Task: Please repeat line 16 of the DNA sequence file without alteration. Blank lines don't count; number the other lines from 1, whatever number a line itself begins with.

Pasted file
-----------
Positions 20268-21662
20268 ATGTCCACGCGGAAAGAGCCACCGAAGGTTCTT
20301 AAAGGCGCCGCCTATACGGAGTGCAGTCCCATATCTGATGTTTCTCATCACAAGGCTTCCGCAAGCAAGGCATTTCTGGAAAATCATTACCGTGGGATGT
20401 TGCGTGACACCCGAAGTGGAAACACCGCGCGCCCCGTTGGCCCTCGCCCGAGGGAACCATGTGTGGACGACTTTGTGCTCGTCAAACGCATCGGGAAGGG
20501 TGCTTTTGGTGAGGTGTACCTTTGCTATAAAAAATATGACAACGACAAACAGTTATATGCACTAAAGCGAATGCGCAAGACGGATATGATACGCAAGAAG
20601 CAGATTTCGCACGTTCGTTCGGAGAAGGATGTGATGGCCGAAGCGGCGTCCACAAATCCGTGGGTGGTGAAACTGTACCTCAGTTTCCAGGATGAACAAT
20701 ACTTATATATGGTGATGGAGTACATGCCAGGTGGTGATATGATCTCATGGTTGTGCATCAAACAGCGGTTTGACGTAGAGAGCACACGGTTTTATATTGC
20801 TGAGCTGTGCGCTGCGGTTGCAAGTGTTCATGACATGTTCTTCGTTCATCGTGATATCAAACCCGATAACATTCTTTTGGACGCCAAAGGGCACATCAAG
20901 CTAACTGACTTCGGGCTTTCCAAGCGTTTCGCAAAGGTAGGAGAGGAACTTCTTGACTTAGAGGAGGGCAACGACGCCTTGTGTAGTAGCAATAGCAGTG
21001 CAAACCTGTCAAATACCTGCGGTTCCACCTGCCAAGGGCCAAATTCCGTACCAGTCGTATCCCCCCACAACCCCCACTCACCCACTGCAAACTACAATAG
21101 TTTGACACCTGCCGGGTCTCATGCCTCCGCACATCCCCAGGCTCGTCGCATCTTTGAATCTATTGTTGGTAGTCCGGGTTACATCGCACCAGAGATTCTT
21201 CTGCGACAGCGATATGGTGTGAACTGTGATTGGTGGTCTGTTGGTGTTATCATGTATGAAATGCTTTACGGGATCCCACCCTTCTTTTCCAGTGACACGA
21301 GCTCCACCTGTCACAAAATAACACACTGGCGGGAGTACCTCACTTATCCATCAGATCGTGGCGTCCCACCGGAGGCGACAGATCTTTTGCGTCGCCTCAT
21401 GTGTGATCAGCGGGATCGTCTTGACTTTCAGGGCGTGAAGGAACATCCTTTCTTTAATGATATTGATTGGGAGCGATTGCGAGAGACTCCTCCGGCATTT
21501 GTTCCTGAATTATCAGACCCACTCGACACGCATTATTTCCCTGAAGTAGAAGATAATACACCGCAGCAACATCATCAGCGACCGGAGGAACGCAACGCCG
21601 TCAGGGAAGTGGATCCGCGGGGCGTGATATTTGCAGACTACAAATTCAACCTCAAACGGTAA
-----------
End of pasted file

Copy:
21601 TCAGGGAAGTGGATCCGCGGGGCGTGATATTTGCAGACTACAAATTCAACCTCAAACGGTAA